After the five-year waiting period, he applied for naturalization in late 2017. He had his interview in August 2018 and passed his naturalization test. Now, he awaits the schedule of his Oath of Allegiance.

Sylvester says he could have continued to renew his Green Card, but he wanted the flexibility to move between the United States and Canada if his job changed. He also wanted to be able to vote in U.S. elections and will cast his first ballot in November.

While the Sylvester family had an easier time receiving their visas and Mike his Green Card because of his mother’s work, he says it was still an arduous process. He spent more than $1,000 on legal fees and the citizenship application. He recommends using an attorney to anyone who wants to obtain permanent residency or apply for citizenship.

“It can be frustrating, but it’s important to be patient and respect the process,” Sylvester says. “It will take a long time. I found myself getting antsy and anxious.”

Sylvester says his career in the United States — he works as an account coordinator for LS2group in Des Moines — would have been different in Canada. His parents are surprised at the responsibility he has and the access he has to high-ranking political officials, which would not have happened if he were performing similar work in Canada.

“There are opportunities to work in politics and law in Canada, but in Iowa and the U.S., there’s a ton of opportunities if you want to work in politics,” he says. “There’s no better country. There’s constant grassroots efforts and campaigns and elections. The opportunities are endless. There’s far greater opportunity than in Canada.”

Even when Sylvester was younger, he says he had more available to him. He was involved in debate and mock trial teams and played competitive sports.

“The infrastructure to succeed is incredible, and it’s not comparable to that in Canada,” he says. “Also, with college and all of the extra curriculars, you have to work hard and prove your stripes each and every day. That competition and intensity in the U.S., it’s something that’s not paralleled anywhere else in the world, especially not in Canada.” ♦


Lalnghak Sanga’s journey to the United States began many years ago when his name was Lalpianvula Khupno.

“Since long time ago, I decided to change my name whenever I become a citizen of my new country,” he explains.

His new name means one who lives in a higher place.

“My God brought me to a higher place from a poor country to a rich country,” he says.

Sanga grew up in Burma, also known as Myanmar. When he left, there were no rules, no laws and no rights for citizens. Military leaders dictated what happened. They did what they wanted without care to others. The education system suffered. People had no money to buy meat.

Sanga taught in a government school for two years before he started a private boarding school in 2005. He says the government learned his students were better educated than those at the government school and forced him to stop operating his boarding school.

He immigrated to Malaysia. Years later, he applied for refugee status with the U.S. government. Three years later, he was able to immigrate to the United States. After he lived in the United States for five years, he was eligible to apply to become a U.S. citizen.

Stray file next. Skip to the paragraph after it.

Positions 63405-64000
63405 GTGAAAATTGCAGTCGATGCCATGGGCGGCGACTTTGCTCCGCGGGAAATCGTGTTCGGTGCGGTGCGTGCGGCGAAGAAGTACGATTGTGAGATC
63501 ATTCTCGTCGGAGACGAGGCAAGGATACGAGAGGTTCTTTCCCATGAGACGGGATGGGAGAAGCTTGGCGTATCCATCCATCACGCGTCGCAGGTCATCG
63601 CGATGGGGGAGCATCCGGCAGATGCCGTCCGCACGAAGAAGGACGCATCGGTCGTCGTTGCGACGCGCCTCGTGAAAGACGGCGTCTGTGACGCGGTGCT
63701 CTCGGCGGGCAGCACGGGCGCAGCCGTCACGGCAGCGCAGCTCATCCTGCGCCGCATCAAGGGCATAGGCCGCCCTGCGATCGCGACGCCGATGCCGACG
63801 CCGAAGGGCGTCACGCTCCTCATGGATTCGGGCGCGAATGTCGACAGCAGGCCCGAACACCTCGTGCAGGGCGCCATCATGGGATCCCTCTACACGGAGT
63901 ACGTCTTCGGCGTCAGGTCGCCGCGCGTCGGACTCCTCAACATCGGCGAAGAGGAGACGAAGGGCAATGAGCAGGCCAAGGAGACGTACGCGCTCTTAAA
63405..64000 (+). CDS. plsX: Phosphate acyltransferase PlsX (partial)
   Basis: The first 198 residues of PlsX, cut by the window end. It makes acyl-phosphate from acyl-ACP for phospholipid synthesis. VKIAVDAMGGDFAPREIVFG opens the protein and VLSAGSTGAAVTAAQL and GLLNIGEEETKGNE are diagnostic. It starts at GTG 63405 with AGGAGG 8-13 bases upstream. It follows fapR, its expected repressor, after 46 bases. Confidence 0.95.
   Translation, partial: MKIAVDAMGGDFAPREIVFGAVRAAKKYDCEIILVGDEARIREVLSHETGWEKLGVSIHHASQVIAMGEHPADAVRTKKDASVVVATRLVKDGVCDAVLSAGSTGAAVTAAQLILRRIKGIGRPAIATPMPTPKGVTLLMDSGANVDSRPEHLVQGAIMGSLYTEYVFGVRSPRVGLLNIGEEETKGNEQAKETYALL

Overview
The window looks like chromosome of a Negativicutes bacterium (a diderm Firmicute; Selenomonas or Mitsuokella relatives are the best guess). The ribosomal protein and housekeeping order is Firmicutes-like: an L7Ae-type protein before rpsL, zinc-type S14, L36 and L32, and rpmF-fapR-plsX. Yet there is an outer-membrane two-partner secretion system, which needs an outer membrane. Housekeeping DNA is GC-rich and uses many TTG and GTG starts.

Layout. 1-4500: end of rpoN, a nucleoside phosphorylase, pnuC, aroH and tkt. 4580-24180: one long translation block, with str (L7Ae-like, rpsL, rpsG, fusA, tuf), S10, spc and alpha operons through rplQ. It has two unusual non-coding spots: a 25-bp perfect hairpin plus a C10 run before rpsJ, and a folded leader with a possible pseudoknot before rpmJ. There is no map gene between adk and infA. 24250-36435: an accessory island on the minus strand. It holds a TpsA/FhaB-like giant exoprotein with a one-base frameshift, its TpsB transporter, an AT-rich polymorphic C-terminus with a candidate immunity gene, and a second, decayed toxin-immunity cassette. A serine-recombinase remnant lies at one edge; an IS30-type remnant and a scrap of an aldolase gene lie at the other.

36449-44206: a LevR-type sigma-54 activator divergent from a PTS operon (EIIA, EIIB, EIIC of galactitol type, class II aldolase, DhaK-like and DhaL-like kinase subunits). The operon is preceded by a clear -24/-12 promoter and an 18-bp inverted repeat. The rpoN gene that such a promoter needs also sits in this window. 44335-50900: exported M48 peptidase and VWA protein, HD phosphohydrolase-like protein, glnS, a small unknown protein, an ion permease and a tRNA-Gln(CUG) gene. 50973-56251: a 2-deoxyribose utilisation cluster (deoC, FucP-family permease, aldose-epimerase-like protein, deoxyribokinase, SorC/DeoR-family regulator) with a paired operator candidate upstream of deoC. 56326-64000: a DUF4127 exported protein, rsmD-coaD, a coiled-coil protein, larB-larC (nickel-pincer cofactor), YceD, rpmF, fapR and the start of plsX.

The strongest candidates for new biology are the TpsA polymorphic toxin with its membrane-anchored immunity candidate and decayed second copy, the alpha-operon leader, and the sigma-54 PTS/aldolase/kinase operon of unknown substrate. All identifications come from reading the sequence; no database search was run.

Sanga waited a decade to officially become a citizen, which happened on July 3, when he was sworn in during the nationalization ceremony at the Iowa Cubs game. During that time, he paid his registration fees but had few costs.

He says he didn’t want to consider any other option other than citizenship because he wanted to do it for his children and to vote in federal elections. ♦


Katarina Reeves emigrated from the Czech Republic in 2000.

“I was hungry to travel and meet people and meet other cultures,” she says.

Reeves, who now lives in Van Meter, was 19 at the time and received a J-1 Visa to work as an au pair for a family with three children. Her visa was good for a 12-month stay in the United States with a one-month extension to travel.

Reeves left the Czech Republic with one suitcase of summer clothes — the winter ones wouldn’t fit — and two $100 bills.

“I was leaving everything: my family, my two brothers, all of my friends,” she says.

About four months into the program, the host family informed Reeves they no longer had a need for an au pair.

Reeves felt her hopes crush. She was already attending Des Moines Area Community College and had purchased the books she needed for her classes. Reeves moved in with a friend, Shon, and the two later married. The couple had their first child about 18 months ago, a boy named Gabriel.

Katarina didn’t work after her au pair job fell through until she received an official work permit after she and Shon were married. She received her Green Card shortly thereafter and waited the required time period before applying for citizenship. She estimates it cost her family $7,500 during the six years of waiting.

“I wasn’t going to do it illegally,” she says.

Reeves became a U.S. citizen in 2006.

“I consider myself American, not Czech-American,” she says. “I am an American. I am a proud American.” ♦

One Comment

  1. Rod McCullough says:

    As someone whose company benefitted greatly from Aksana’s skills and professionalism, I thank her, Alliance, and Aureon for their perseverance and commitment. She is an excellent example of how the USA is strengthened by its willingness to welcome people in need of a new home.